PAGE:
Notes from the Upper Mainland: Reducing Poverty

Nicholas Simons, The Local [Sunshine Coast]

It seems like the appetite for developing a strategy for reducing poverty in BC is growing. Our high rates of poverty, and the actions of other Provinces are finally embarrassing government ministers (and leadership candidates) into talking about our vulnerable people.

A comprehensive policy must address employment standards, income supports, and social programs –which include early learning and childcare, housing, and legal assistance. Reducing poverty is an expensive investment in the future. Some of the dividends are immediate, while others will take longer to become evident. When the government isn’t denying a problem, they ask ‘how will you pay for it?’ While they don’t ask the same question when a $600 million retractable roof is announced, or $400 million are given by government to subsidize casinos, it is still a legitimate question.

The answer is that poverty reduction pays for itself. Not quickly enough to fit into the election cycle, but within a generation. This is shaky and dangerous ground in a political environment that expects snappy answers to difficult questions. It should not stop decision makers from making the effort to address the massive disparity between the rich and poor.

Some estimates suggest a real antipoverty strategy could cost up to $2 billion annually. This would of course include massive infrastructure spending on affordable housing, a comprehensive early learning and childcare program, as well as increased income assistance rates. What possible benefits could come from such expenditure?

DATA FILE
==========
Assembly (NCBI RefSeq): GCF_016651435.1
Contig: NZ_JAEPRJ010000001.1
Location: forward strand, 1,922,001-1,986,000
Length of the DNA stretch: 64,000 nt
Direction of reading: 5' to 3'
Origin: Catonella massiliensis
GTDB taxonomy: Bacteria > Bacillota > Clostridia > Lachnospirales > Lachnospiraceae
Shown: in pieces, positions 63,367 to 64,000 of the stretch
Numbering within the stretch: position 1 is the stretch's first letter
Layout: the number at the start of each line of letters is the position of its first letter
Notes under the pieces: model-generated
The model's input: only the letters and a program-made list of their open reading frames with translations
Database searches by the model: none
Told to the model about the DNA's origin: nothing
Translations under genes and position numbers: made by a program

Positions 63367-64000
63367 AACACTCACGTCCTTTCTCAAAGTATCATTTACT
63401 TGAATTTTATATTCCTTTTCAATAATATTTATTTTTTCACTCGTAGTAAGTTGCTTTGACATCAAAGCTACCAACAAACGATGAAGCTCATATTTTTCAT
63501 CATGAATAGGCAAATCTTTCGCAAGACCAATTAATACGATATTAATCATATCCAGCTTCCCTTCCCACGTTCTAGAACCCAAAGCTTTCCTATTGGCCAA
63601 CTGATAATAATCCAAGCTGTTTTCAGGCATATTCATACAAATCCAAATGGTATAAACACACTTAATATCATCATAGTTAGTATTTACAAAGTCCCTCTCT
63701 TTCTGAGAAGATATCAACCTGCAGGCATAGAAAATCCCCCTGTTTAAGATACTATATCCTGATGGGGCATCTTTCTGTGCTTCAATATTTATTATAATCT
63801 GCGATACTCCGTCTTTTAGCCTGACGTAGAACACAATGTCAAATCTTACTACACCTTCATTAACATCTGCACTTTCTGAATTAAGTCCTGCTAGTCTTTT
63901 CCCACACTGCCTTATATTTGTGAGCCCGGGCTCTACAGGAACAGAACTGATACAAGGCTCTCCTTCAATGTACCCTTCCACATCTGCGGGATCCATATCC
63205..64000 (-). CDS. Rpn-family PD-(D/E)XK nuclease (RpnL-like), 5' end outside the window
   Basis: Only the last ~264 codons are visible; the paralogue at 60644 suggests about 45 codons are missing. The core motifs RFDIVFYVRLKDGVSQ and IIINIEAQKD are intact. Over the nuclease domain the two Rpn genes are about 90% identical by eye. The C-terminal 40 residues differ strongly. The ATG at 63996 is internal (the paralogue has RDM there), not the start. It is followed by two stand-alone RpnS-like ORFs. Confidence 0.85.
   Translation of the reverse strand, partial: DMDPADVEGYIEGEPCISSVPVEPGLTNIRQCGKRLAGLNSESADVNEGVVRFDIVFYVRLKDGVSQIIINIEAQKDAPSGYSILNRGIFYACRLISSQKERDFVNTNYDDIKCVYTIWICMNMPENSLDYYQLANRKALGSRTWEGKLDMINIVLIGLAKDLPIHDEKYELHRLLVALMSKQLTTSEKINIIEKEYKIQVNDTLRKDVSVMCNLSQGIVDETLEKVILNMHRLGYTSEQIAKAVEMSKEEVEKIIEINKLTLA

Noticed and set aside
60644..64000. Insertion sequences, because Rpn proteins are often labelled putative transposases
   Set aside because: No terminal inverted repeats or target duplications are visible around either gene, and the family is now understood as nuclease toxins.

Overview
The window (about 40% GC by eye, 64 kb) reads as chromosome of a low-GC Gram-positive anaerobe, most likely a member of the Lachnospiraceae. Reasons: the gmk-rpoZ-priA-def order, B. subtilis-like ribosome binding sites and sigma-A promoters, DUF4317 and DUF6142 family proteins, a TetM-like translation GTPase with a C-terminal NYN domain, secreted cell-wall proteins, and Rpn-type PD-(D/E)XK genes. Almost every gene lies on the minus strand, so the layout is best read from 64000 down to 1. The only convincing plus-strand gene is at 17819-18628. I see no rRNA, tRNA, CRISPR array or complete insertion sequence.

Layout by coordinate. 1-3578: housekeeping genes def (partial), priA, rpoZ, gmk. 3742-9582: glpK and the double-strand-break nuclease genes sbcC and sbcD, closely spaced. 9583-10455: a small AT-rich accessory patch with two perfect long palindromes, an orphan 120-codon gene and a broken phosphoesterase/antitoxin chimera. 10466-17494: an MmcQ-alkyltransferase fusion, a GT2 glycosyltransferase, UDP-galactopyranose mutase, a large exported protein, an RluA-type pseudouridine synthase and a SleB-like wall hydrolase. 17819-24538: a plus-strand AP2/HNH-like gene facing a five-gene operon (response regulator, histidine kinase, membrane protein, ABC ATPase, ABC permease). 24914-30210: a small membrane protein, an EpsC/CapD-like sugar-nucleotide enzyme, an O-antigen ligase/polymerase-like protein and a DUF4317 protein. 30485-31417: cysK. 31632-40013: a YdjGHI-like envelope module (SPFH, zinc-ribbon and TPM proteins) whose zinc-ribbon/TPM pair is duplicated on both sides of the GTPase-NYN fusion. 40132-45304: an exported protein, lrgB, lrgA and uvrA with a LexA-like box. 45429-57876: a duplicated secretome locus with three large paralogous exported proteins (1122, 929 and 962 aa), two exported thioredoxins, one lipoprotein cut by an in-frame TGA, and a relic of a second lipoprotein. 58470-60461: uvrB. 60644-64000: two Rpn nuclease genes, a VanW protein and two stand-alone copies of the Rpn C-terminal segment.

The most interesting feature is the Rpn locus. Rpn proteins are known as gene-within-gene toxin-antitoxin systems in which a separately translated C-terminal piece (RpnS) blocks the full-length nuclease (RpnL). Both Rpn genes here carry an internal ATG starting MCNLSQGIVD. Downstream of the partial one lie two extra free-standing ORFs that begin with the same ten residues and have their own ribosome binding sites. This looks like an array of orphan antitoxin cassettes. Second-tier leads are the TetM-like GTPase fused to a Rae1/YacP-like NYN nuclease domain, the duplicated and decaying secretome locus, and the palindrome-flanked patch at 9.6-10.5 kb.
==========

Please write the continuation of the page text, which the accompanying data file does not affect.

A healthier society, a more productive workforce, safer children, community resilience, less homelessness, more volunteerism, fewer prisons, cohesive families, and a higher ‘happiness factor’are all possible benefits. Estimates suggest that the financial rewards, (should healthier and happier people not be enough) are substantial. Studies in Ontario, the U.K. and the U.S.A. indicate that costs associated with poverty range between 2 and 5.2 per cent of GDP. In British Columbia’s case, this would amount to between $4 and $10 billion in costs per year.

In light of the Representative for Children and Youth, Mary Ellen Turpel-Lafond’s recent report on the deaths of infants, it is the responsibility of government to recognize that there is a problem with poverty in this Province, and to take action to address the troubling situation.